My mother was a childminder when I was growing up. The children she cared for (never more than 2 at a time) became an extension to our family, they called her ‘aunty’.  Childminders these days take on far more children in a bid to fulfil demand for places and to earn a decent wage, if the ratio is increased again will there be any  ‘aunties’ left? Please UK government don’t take away parental choice.

These are my thoughts, what are yours?

Sign the petition to avoid changes to childcare ratios.

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3 Responses to Proposed Changes for UK Childcare – For Better or Worse?

  1. psw260259 says:

    Thank you for such a thoughtful response to this issue. I have been campaigning against the proposed increase in ratio’s since it was first suggested by Ms.Truss.

    I also can not understand how increasing childminder income and reducing childminding fees will actually work.

    I have several blog posts on my blog about the whole issue, if anyone is interested in reading them.

    I do have perhaps a better idea than some about the reality of caring for 5 under fives at once – on your own – because I have been doing this September under a continuity of care ‘exception’. It is hard work – and long term it has an impact on the childminder. I have decided that although short term exceptions are OK and manageable – to care for 5 under fives all the time is not good for the children or the childminder.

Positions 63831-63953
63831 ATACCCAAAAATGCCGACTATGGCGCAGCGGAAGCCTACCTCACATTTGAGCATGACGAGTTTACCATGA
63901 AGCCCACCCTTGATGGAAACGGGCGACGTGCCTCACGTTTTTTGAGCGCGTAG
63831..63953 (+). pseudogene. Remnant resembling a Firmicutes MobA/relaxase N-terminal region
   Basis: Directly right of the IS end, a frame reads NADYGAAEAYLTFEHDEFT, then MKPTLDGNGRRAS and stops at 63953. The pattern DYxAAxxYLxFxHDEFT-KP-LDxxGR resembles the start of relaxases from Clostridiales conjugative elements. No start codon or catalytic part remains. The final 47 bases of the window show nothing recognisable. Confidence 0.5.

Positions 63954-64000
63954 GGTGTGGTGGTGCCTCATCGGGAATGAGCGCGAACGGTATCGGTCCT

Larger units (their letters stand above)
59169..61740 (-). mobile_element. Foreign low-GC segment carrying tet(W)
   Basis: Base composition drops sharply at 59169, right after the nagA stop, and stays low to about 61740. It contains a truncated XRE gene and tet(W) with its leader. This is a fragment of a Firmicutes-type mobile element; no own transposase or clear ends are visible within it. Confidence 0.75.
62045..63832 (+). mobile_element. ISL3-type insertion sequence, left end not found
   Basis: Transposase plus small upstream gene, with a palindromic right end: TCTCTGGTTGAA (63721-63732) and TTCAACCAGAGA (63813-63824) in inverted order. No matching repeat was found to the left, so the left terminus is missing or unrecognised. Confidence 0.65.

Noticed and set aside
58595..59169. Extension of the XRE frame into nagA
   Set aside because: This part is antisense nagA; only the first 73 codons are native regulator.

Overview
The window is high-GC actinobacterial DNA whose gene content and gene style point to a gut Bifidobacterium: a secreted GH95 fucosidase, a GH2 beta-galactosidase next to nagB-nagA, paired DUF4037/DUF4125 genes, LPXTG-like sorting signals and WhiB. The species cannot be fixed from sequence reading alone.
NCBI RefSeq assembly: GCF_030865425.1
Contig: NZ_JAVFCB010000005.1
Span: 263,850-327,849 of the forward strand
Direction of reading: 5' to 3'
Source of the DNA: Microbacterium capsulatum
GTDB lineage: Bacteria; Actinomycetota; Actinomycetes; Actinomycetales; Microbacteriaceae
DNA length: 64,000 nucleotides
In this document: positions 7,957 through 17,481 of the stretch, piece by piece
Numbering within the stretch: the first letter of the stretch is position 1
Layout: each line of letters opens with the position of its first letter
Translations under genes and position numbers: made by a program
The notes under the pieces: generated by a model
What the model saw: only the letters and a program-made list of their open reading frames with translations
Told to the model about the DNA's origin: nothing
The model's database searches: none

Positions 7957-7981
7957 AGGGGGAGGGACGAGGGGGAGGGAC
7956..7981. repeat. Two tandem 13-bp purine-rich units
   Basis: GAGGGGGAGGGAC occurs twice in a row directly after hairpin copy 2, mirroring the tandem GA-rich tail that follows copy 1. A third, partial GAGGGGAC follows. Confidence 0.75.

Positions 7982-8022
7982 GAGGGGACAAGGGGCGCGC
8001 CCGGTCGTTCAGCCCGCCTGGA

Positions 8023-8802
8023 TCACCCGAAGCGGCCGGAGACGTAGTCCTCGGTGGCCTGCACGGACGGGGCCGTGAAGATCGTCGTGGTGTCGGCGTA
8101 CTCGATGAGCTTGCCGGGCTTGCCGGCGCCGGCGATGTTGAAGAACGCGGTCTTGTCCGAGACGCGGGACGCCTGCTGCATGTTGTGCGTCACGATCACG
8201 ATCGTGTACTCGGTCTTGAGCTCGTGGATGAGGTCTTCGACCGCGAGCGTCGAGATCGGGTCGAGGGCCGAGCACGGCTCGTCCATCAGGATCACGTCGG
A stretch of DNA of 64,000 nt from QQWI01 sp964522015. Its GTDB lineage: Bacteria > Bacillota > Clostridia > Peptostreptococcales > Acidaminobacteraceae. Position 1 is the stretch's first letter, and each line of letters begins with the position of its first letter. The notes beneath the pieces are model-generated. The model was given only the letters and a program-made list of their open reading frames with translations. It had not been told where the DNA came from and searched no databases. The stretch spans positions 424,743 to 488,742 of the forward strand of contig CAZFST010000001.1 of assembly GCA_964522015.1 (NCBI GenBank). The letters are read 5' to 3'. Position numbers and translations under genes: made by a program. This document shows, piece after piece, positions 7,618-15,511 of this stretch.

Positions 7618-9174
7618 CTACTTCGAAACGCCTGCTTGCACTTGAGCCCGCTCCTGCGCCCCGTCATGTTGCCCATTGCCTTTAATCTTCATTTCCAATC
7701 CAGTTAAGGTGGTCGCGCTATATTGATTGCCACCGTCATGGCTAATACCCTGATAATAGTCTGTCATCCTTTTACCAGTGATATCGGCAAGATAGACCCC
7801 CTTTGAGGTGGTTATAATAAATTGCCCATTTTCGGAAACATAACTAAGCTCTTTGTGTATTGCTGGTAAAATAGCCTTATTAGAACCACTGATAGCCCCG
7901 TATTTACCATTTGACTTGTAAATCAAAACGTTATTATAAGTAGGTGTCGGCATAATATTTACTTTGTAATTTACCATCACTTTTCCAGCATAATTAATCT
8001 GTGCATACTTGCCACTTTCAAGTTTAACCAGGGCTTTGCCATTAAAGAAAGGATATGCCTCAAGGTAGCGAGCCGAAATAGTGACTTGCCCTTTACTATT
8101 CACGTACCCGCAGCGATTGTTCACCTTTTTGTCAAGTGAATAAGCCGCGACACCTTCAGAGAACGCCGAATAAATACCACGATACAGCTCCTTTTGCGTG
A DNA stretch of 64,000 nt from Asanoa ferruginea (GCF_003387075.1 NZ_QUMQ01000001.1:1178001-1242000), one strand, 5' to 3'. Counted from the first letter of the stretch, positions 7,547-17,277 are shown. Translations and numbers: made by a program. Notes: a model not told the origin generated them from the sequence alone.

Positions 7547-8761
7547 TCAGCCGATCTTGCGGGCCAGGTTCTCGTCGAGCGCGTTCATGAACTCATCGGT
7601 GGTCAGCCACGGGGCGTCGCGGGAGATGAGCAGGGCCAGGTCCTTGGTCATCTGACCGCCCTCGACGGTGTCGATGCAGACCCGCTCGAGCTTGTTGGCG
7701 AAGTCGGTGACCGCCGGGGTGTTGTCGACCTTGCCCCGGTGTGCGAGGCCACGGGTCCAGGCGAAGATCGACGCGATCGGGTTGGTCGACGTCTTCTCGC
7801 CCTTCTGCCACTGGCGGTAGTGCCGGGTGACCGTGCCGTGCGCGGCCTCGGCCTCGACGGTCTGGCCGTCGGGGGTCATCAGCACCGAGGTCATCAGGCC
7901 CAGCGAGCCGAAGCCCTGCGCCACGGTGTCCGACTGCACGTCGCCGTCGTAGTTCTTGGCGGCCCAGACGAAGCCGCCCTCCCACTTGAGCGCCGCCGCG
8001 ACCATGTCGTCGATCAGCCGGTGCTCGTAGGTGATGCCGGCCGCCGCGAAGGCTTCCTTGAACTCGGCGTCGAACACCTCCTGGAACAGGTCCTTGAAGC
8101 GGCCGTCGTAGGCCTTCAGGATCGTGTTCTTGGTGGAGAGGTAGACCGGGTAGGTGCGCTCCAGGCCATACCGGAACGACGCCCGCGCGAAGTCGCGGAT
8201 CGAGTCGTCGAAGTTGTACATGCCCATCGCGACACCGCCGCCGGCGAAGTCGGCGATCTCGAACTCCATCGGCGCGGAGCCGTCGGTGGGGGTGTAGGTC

I even invited Ms. Truss to visit my setting to see for herself – she was unable to attend – but a member of DfE staff did spend a whole day with me and reported back to Ms. Truss (also have a blog about this).

    The question of qualifications is both good and bad – good because I do believe that childminders should have a level three quantification if they are to be able to effectively deliver the Early Years Foundation Stage – but bad because as you say – there are some very good natural, instinctive childminders for whom having to undertake a qualification would be a step too far.

    I have suggested that maybe the government should introduce another type of home based childcare – we already have nannies who do not have to be registered or follow EYFS, and some parents prefer this (although not everyone can afford to have a nanny) – so why can’t there be a ‘middle ground’ option? A person who is registered (so has an initial safety check of house and ‘interview’ of check understanding of behaviour management etc) first aid trained,, CRB, insured – BUT not required to follow EYFS. This group of people would not be able to provide the Free Entitlement or funding designed to cater for those that do. Then you would have registered childminders same as we do now – who are required o follow EYFS and are treated the same as any other registered early years setting.

    This would give parents more choice and provide a career for those you term ‘aunties’

    Like

  2. Pingback: Will Changing Ratios for Childminders Improve Quality? | rightfromthestart